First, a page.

The terrified 10-year-old passenger seated behind me cried out in fear and I bolted from my seat to go and comfort her.  There were no cuts or bruises I could see on her, but the injury to her psyche was real.  This was her first car accident, and it wasn't some low speed parking lot fender bender, either.  And I was enraged at the cruelty and carelessness of the reckless grown-ups who made a child I love so dearly cry.  Our afternoon had been shattered.  We would not get to see The Avengers today, but I would do my part to avenge this great injustice.

And so armed with my weapon of choice, my camera, I took as many photographs as I could of the vehicular carnage around us.  Growing up as a lawyer's daughter, there had been plenty of times when I had opened a freshly printed pack of photos only to discover that behind the usual family snapshots were pictures of car crashes and close-ups of the wounded flesh sustained by the victims of these collisions.  Now it was my turn to take such photos.

I always keep my little "purse camera" in my purse so that I can capture the beautiful and interesting things I might see when I least expect it.  Now it was being used to document the wreckage on a road beside a strip mall in the suburbs.  The truck stood there like a wounded beast, bleeding coolant onto the asphalt below it, its front end mangled, never to be driven again.  And I made sure to capture every shard of glass in 12 megapixel clarity.  Someone was going to pay for this.  I was fighting back.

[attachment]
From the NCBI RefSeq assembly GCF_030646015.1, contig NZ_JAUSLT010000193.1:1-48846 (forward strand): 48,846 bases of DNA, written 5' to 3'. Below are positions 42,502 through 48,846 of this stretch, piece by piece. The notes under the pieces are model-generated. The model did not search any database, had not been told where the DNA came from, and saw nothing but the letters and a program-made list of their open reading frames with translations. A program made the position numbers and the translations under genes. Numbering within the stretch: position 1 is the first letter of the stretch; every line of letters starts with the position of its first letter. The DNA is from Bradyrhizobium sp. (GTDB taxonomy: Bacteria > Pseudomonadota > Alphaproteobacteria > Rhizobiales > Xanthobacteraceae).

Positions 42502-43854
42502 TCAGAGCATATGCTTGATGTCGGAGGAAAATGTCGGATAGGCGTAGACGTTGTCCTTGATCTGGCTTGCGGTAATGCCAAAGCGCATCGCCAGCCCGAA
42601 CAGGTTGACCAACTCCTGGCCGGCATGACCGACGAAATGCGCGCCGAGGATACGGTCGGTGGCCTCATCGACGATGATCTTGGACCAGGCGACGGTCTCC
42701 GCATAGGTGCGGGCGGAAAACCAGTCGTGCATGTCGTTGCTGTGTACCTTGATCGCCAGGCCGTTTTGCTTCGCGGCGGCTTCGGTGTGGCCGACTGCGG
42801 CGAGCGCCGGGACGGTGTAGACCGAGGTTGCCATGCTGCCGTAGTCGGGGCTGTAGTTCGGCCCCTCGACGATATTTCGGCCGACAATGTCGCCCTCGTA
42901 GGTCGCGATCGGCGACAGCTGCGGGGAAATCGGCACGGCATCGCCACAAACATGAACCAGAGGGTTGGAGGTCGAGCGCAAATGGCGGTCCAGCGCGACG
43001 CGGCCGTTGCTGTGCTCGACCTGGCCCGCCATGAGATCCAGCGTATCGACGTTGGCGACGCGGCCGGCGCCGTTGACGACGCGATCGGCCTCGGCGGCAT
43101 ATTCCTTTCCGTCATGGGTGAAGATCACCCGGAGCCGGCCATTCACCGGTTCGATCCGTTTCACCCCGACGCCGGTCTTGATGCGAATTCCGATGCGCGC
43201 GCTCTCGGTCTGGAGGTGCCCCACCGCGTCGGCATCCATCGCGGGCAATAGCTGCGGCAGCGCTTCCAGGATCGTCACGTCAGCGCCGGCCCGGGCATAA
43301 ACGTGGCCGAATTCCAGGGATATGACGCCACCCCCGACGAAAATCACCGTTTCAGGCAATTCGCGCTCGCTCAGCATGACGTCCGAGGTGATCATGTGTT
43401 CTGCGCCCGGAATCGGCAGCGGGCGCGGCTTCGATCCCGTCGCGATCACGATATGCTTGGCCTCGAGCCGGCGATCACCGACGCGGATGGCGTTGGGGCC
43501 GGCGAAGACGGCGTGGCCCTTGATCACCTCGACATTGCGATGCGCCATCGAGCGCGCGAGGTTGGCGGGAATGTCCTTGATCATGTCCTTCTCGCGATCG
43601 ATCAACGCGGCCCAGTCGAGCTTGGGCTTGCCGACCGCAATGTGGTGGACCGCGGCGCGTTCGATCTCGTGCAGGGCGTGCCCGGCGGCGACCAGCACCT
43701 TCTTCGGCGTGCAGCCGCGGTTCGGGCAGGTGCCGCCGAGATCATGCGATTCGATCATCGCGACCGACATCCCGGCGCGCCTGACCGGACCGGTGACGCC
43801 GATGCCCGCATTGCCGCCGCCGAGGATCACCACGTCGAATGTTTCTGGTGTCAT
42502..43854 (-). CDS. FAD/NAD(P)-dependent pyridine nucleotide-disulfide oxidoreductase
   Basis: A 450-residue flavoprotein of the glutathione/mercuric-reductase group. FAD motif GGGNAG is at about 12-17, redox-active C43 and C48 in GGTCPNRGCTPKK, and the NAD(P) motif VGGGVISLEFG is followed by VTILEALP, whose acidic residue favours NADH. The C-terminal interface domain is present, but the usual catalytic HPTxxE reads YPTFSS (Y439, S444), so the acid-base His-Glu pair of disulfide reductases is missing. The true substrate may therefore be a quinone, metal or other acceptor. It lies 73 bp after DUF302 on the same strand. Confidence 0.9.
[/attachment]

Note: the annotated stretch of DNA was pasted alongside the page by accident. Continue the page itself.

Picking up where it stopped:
For once, in the wake of disaster, I was not mired in depression or shrouded in denial.  People forget that anger is a K├╝bler-Ross stage, too.  And it only made me angrier to be told how I was supposed to feel.  How insulting.  There is a certain clarity about anger.  It makes me feel decisive.  It helps me to see what needs to be done.  In this case, it inspired me to stop putting off an important conversation and take action.

I am not as angry about what happened anymore.  But I'm not Pollyanna, either.  When the dust settles in the aftermath of the unsettling, sometimes the reason it all happened becomes clear, but sometimes it never does.  I think it can been foolish to hastily imbue a disastrous event with a particular, definitive meaning.  I also think it can be monstrous to expect people to react in a particular way.  I am allowed to feel my feelings, even if you wouldn't feel that way if you were me.  You're not me, I'm not you.  Yes, of course I am grateful I'm still alive and uninjured, but I am also more willing to acknowledge my own truth because I am grateful for my life.

With a sudden clarity I also see that I made the right decision when I chose to leave the job I had been working at for over 2 years for another one that would allow me more time to pursue my art.

Life really is too short.